“Now it appears that the majority of people in the camps have already registered for resettlement in the third world countries,” added the PM.
Interesting he maintained that whatever the status, background or the rights or the lack of rights of the people might be, the fact is because Bhutan is directly associated with the huge population in the camp, it has very strong security and political implications for Bhutan.
Shameless Bhutanese rulers and the refugees
Like the tyrant of Libya, who labeled his oppositions as cockroaches and drunkards, the Bhutanese ruler too labeled us as economic migrants, without knowing that our forefathers were migrated to Bhutan much before even the present Wangchuk dynasty arrived in Bhutan to seize power.

Dr Bhampa Rai

Dr Bhampa RaiIn his recent visit to Nepal, Bhutanese Prime Minister Jigmi Y Thinley did not speak like a responsible executive of any democratic country thereby raising a question whether Bhutan is a democratic nation. Taking advantage of the present position of the Government of Nepal and ignorant Bhutanese refugees, he casually defied all the decisions and steps taken by the two governments after constituting a Joint Verification Team (JVT) that verified one of the seven UN-administered camps in eastern Nepal and proved at least 74 percent refugees as genuine Bhutanese. The remaining 26 percent were not recognized as Bhutanese by the JVT as they could not produce their documents which were confiscated by the Bhutanese authority during military crackdown on them before eviction. Shamelessly, Thinley is back to the square questioning the identity and background of the Bhutanese refugees that he also knows as Bhutanese. Thus, a question arises as who decides such matter of the kingdom of Bhutan? It is not the Prime Minister for sure.

As the tyrant ruler of Libya, who labeled his oppositions as cockroaches and drunkards, multi-faced Bhutanese ruler too labeled us as economic migrants, without knowing that our forefathers were migrated to Bhutan much before even the present Wangchuk dynasty arrived in Bhutan to seize power. Shameless Thinley or his king can label us as disgruntled Bhutanese, terrorists and anti-nationals, but these are all allegations for refugees in camps of Jhapa and Morang as none other than bona fide Bhutanese citizens. In this regard, we are ready to prove ourselves to be bona fide Bhutanese if the Bhutanese ruler really dares to sit across the table in the presence of the international community. Is Thinley who currently heads the Government of Bhutan ready for that?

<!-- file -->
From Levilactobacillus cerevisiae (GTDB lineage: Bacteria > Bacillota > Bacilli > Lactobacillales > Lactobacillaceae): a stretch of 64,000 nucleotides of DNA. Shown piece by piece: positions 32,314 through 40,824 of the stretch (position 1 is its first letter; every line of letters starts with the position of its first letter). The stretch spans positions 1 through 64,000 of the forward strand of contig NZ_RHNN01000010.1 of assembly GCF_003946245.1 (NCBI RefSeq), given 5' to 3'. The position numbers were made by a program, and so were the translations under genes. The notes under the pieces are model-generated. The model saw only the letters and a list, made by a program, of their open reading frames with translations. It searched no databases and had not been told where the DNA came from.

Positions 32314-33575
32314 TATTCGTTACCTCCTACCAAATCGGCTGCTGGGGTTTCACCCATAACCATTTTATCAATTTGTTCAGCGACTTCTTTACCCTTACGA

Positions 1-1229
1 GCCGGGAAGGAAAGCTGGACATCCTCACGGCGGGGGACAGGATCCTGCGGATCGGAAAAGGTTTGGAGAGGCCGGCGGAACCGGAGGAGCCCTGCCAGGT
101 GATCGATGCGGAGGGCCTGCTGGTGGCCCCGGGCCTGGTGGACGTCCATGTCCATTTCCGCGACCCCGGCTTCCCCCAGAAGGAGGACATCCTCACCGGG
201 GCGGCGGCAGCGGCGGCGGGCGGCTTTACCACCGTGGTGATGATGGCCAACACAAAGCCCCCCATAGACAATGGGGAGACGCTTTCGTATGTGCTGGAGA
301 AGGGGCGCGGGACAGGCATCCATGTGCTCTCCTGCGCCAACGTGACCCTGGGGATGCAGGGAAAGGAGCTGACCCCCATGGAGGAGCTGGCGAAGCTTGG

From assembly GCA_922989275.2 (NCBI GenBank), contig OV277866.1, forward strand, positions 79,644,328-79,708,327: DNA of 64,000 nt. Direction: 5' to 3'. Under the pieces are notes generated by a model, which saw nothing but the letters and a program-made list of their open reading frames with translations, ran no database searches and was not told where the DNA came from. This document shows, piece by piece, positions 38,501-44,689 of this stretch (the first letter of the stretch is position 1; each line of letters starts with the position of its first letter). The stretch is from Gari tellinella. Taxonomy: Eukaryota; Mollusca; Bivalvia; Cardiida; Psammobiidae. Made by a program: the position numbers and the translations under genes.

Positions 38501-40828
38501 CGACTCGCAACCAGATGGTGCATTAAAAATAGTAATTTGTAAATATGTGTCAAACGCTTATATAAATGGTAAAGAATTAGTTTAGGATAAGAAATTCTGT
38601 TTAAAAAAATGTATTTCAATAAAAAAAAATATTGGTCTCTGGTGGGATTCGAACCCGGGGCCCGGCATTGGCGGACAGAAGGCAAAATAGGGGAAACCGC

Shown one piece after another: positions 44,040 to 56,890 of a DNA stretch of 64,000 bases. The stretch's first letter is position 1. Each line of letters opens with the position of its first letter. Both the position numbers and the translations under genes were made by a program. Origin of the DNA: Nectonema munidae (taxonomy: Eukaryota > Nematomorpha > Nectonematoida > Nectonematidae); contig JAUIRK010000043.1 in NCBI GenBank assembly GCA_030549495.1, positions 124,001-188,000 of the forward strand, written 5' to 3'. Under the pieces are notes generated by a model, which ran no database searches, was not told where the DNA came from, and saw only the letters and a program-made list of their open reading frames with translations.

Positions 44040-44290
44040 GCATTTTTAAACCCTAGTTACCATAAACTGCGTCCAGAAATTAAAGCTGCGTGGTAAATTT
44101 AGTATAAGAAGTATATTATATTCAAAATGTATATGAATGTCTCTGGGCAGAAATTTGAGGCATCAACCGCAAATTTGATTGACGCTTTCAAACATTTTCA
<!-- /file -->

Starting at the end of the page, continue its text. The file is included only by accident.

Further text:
After Thinley assumed the position of Prime Minister of Bhutan, he started labeling us as "illegal immigrants". He might have thought that this nomenclature will be suitable for convincing international community that so far has been blessing on Bhutan. But, interestingly, he changed his tone during visit to Nepal by saying that “most of the refugees came from India". If what he said is true, why India doesn't show responsibility to solve the problem? Is he also thanking the international community for taking Indian refugees or fooling the international community? Thus, it would be easier for him to advocate in such a manner if he becomes bold enough to term Bhutanese as non-Bhutanese with evidences after sitting across the table with refugees and the international community.